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2001 Dominio de Atauta, Llanos del Almendro, Ribera del Duero –
Imported by The Rare Wine Co. Alcohol 13.5%.  The floral nose bore aromas of brighter red fruit and hints of maturity.  In the mouth were brighter and tart red fruit flavors.  Though lighter in nature the wine still had good body which fleshed out and integrated over time.  There were cherry flavors, polished wood at the end, and tannins which took on grip.  *** Now – 2020.

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2004 Dominio de Atauta, La Mala, Ribera del Duero –
Imported by The Rare Wine Co. This wine is 100% Tinto Fino sourced from 160 year old vines.  It was fermented with indigenous yeasts then aged for 18 months in 50% new French oak barriques.  Alcohol 14.3%.  The subtle nose bore maturing aromas of wood box.  The fruitier start quickly made way to mature flavors and resolving tannins but the wine itself boasts impressive power.  The exciting flavors are deep with watering acidity and complex hints of bitters.  This savory wine is undeniably fine in flavor.  ***(*) 2020-2035.

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2005 Dominio de Atauta, La Mala, Ribera del Duero –
Imported by The Rare Wine Co.  This wine is 100% Tinto Fino sourced from 160 year old vines.  It was fermented with indigenous yeasts then aged for 18 months in 50% new French oak barriques.  Alcohol 14.9%.  The nose was complex with aromas of red berries and cherries underlaid by gingerbread.  The flavors in the mouth were similar though powerful and blacker.  The very fine and very drying tannins coated the entire mouth.  A powerful wine in need of age.  *** 2020-2030.

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2006 Dominio de Atauta, Llanos del Almendro, Ribera del Duero –
Imported by The Rare Wine Co. Alcohol 14%.  This wine is 100% Tinto Fino sourced from 65+ year old vines.  It was fermented with indigenous yeasts then aged for 18 months in 50% new French oak barriques.  This took several days to become aromatic.  In the mouth this wine remained very clamped down.  There were focused flavors of red fruit accented by black fruit, polished wood, along with texture and extract in the middle. **(*) 2020-2030.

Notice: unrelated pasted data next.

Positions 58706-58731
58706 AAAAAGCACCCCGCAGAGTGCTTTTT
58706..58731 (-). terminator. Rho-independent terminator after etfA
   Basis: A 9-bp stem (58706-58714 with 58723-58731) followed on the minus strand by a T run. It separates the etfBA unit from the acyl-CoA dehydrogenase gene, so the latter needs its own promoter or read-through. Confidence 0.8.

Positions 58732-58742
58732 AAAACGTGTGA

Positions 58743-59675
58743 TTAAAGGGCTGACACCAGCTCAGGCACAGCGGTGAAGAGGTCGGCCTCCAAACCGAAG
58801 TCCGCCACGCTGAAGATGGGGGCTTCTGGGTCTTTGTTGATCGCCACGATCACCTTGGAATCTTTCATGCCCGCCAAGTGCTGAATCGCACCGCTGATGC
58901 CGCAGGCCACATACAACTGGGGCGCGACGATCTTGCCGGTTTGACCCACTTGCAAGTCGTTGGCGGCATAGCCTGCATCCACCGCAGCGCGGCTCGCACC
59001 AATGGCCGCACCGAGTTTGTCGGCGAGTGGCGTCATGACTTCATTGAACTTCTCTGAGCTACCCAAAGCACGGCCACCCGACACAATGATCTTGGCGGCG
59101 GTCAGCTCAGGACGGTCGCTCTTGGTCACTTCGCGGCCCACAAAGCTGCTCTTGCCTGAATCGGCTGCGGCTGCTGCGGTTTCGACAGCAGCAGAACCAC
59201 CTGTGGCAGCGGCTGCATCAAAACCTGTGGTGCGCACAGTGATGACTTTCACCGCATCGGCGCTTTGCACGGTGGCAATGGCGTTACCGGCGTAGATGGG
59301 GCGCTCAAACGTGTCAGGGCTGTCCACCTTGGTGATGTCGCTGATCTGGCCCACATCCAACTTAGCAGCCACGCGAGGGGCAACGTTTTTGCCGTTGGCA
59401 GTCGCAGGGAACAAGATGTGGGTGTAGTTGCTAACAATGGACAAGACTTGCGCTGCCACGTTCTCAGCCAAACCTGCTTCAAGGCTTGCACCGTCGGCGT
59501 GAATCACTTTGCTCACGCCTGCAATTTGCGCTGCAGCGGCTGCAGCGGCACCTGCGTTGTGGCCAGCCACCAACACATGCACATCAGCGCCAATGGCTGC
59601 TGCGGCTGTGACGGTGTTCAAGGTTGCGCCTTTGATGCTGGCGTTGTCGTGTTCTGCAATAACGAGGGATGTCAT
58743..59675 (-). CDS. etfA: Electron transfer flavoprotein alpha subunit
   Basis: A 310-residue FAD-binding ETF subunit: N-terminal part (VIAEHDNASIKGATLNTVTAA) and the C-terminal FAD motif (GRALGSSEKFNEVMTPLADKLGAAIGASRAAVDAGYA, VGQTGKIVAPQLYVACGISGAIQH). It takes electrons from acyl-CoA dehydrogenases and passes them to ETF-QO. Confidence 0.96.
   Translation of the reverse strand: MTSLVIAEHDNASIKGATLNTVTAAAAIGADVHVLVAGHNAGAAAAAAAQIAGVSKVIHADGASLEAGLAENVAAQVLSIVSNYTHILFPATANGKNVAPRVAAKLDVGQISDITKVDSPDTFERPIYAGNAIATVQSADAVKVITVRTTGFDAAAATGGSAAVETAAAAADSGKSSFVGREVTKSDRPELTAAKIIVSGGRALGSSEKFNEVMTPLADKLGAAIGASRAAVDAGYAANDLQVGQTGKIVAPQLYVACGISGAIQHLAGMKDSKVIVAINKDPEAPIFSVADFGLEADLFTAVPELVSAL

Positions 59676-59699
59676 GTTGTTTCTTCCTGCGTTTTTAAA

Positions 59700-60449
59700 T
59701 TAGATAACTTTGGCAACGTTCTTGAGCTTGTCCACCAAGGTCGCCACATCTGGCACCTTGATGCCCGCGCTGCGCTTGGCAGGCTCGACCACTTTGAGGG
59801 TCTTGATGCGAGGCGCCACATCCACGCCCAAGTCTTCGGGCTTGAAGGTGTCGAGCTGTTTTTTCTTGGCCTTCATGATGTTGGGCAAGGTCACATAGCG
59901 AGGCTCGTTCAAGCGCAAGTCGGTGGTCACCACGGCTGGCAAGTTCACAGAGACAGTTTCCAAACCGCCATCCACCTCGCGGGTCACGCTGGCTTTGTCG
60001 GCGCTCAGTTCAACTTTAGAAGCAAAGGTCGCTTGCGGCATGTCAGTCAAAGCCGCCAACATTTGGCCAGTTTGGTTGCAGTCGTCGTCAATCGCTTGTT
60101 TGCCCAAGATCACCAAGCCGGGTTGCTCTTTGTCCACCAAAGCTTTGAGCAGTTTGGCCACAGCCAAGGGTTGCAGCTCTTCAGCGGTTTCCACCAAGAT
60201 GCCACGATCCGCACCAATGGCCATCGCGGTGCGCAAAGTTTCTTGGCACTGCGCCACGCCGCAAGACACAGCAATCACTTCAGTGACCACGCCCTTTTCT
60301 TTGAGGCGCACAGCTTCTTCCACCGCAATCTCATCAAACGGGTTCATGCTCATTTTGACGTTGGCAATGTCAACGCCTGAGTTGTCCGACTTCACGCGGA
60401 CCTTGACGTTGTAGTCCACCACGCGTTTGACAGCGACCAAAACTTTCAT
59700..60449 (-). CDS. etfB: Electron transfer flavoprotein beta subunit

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Spanish Wine Imported by The Country Vintner

Things are still a bit chaotic due to the flood but we manage to continue pulling corks.   The 2010 Bodegas Emilio Moro, Emilio Moro, Ribera del Duero is young, showing primary flavors and obvious barrel notes.  The flavors were clean, fresh, and mineral accented so I would cellar this for a year or two.  The is 2009 Finca Sandoval, Salia de Finca Sandoval, Manchuela is already throwing a lot sediment.  It is a good follow-on to the 2008 vintage which I reviewed in my post Two Wines From Finca os Cobatos and Finca Sandoval.  It has attractive stone notes and dried herbs but like the previous vintage it should be cellared for the short-term.  I should note it was easy to drink, perhaps due to the relatively low alcohol.  These wines were purchased at MacArthur Beverages.

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2010 Bodegas Emilio Moro, Emilio Moro, Ribera del Duero – $25